Given a field $K$ and an irreducible polynomial $f(x,y) \in K[x,y]$ that defines an algebraic curve, we can construct the maximal order $O$, consisting of all algebraic function with finite values at all finite points, and define a place as a prime ideal in $O$.

We need to distinguish between points (prime ideals in the coordinate ring $K[x,y] \bmod f$) and places (prime ideals in the maximal order $O$) in order to handle singularities, where there are multiple places at a single point.

For example, the curve $y^2 = x^3+x^2$ has a singularity at the origin; there are two places at a single point:

implicit_plot(y^2-(x^3+x^2), (-2,2), (-2,2), axes=True)

A function like $x/y$ can not be evaluated at the origin just by plugging in values for $x$ and $y$. Not only do you get zero divided by zero, but the value is indeterminate because we need to specify which branch of the curve we're on, i.e, which place. Once we've specified one of the two places/branches, we can then ask for the value of $\lim_{(x,y)\to(0,0)} x/y$.

We can do a lot of this calculation in Sage 9:

sage: K.<x> = FunctionField(QQbar); _.<Y> = K[]
sage: A.<y> = K.extension(Y^2-(x^3+x^2))
sage: OA=A.maximal_order()
sage: OA.basis()
(1, 1/x*y)
sage: OA.ideal(x,y)
Ideal (x) of Maximal order of Function field in y defined by y^2 - x^3 - x^2
sage: OA.ideal(x,y).factor()
(Ideal (1/x*y - 1) of Maximal order of Function field in y defined by y^2 - x^3 - x^2) * 
(Ideal (1/x*y + 1) of Maximal order of Function field in y defined by y^2 - x^3 - x^2)

This tells us:

  1. The basis for the maximal order $O$ as a $K[x,y]$-module is $\{1,y/x\}$, i.e, $\{1,y/x\}$ is an integral basis for this curve, and all algebraic functions with finite values at all finite places can be written as $a+b(y/x)$ where $a,b \in K[x,y]$,

  2. There's a singularity at the origin, since the ideal (in $O$) generated by $x$ and $y$ is not prime,

  3. The prime factors of the ideal correspond to the two places of the curve at the origin, and

  4. The value of $y/x$ is $1$ at the one place and $-1$ at the other.

So we can conclude that the value of $x/y$ is also $1$ at the place represented by Ideal (1/x*y - 1) and $-1$ at the place represented by Ideal (1/x*y + 1).

My question: given the irreducible polynomial $f(x,y)$ and the generators of one of these prime ideals in $O$, how to compute the value of an arbitrary algebraic function like $x/y$? The example I gave is easy, but how to do it in general?

An obvious way is to approach it as a limit, but I'm not even sure that I can guarantee that L'Hospital's rule always terminates here. Also, I'm looking for a more algebraic approach. Obviously, substituting in values for $x$ and $y$ works in some cases, but how do I deal with the cases where that produces $0/0$?


Let's work in the situation where $K$ is algebraically closed. This is the "geometric" situation.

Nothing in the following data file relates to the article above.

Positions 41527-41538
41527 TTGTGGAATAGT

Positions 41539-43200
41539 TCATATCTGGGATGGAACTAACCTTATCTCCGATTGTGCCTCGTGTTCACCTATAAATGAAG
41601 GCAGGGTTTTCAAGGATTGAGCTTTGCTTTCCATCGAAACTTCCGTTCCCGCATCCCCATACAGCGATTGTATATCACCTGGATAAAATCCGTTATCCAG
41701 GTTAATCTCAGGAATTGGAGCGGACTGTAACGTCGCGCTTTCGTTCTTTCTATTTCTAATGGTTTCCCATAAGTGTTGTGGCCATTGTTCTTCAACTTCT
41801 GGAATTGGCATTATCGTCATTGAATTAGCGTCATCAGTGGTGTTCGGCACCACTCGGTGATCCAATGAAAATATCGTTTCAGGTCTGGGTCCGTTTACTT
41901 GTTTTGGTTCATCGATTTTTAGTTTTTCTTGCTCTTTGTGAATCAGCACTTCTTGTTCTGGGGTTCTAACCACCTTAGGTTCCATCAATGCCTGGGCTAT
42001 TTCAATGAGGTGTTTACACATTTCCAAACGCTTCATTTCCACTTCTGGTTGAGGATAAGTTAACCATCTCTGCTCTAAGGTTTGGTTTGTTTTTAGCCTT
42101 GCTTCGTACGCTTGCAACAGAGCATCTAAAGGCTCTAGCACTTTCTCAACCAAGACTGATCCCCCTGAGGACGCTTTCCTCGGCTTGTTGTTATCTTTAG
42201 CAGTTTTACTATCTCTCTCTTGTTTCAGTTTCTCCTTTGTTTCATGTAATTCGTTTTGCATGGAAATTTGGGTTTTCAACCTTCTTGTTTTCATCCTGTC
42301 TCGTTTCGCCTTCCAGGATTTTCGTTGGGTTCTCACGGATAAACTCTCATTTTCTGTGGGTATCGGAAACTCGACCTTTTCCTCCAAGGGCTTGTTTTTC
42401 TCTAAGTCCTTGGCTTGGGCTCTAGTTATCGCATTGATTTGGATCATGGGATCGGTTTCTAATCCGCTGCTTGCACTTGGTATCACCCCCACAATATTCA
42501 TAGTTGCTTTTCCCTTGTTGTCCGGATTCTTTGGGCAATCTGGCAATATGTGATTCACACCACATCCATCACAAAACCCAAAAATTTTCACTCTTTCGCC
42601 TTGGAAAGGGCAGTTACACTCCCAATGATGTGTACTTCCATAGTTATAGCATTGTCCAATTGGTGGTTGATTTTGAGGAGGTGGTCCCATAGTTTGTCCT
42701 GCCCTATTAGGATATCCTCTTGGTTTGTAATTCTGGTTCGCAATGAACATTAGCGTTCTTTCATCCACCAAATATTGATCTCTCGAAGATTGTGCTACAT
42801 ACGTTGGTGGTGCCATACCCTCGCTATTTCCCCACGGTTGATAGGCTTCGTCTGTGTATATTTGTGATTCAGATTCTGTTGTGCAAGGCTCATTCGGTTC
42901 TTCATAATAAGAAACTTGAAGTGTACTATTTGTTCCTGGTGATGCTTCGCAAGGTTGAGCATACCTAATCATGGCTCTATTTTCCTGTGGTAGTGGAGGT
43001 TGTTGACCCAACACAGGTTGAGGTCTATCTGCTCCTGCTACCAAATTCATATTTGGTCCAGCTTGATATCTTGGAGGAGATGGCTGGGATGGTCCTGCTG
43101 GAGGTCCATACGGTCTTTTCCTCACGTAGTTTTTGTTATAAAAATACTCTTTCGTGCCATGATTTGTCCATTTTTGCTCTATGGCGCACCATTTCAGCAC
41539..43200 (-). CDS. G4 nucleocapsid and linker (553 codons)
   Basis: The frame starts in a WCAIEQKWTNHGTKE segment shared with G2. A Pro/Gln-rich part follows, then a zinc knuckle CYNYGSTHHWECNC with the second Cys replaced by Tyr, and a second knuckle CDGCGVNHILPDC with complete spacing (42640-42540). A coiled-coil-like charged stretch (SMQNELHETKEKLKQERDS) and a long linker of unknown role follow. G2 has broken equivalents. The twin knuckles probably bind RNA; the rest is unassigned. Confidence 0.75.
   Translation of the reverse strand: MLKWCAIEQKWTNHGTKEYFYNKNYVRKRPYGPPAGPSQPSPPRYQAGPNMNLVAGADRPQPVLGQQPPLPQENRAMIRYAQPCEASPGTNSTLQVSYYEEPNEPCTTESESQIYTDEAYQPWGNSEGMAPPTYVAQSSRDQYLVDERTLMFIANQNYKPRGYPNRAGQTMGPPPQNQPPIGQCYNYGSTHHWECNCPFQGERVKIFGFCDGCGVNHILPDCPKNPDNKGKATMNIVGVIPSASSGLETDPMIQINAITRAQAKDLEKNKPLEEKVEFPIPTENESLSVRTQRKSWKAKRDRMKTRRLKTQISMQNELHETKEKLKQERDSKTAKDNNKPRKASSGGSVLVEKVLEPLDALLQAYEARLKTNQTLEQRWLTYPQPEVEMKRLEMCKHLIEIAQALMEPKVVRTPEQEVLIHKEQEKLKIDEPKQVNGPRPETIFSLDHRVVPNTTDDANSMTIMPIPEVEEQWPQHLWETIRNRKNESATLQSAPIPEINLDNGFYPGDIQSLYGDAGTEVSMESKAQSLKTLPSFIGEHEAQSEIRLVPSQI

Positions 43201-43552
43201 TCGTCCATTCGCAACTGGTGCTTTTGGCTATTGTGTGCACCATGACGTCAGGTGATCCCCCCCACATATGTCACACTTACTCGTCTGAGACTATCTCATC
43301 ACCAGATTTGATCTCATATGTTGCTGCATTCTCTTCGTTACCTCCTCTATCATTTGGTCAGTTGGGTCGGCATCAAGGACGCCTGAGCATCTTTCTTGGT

In this situation, for any place, i.e., nonzero prime ideal $\mathfrak{p}$ of $O$, the quotient ring $O/\mathfrak{p}$ is canonically isomorphic to $K$. (I've outlined the reason why in a postscript.)

For any $f\in O$, you can ask what the image of $f$ is in the quotient ring $O/\mathfrak{p}$. This is an element of $K$, because $O/\mathfrak{p}$ is canonically identified with $K$. And the value of $f$ at the place $\mathfrak{p}$ is simply the image of $f$ in $O/\mathfrak{p}\cong K$!

In your example, with $f = y/x$, the image of $f$ in $K[y/x]/(y/x - 1)$ is $1$ because $y/x-1=0$ in that ring, therefore $f=y/x=1$ in that ring. Meanwhile, the image of $f$ in $K[y/x]/(y/x+1)$ is $-1$, because $y/x+1=0$ in that ring, therefore $f=y/x = -1$ in that ring.

Postscript: The reason why $O/\mathfrak{p}$ is canonically isomorphic to $K$.

This is because the curve is one-dimensional, so $O$ is a one-dimensional ring, so $\mathfrak{p}$ is a maximal ideal, so $O/\mathfrak{p}$ is a field; and, $O$ is finitely generated as a $K$-algebra, so $O/\mathfrak{p}$ is also finitely generated as a $K$-algebra, and Hilbert's Nullstellensatz tells us that a field that's a finitely generated algebra over an algebraically closed field $K$ is actually $K$. Thus $O/\mathfrak{p}\cong K$. The isomorphism is canonical because all the rings in sight contain $K$, so the canonical homomorphism from $O$ to $O/\mathfrak{p}$ amounts to a surjection onto the subring $K$.

  • $\begingroup$ OK, makes sense, but my question is how to actually compute that value for a generic rational function f, in particular an f that yields 0/0 if you just plug in values for x and y. $\endgroup$ Nov 7 '19 at 15:27
  • $\begingroup$ You can do it with Grobner bases. I'll add some info to the answer. $\endgroup$ Nov 8 '19 at 3:12
  • $\begingroup$ Oops, I started to make the edit but I don't have time now. Will try to circle back to this in the next few days. $\endgroup$ Nov 8 '19 at 3:48

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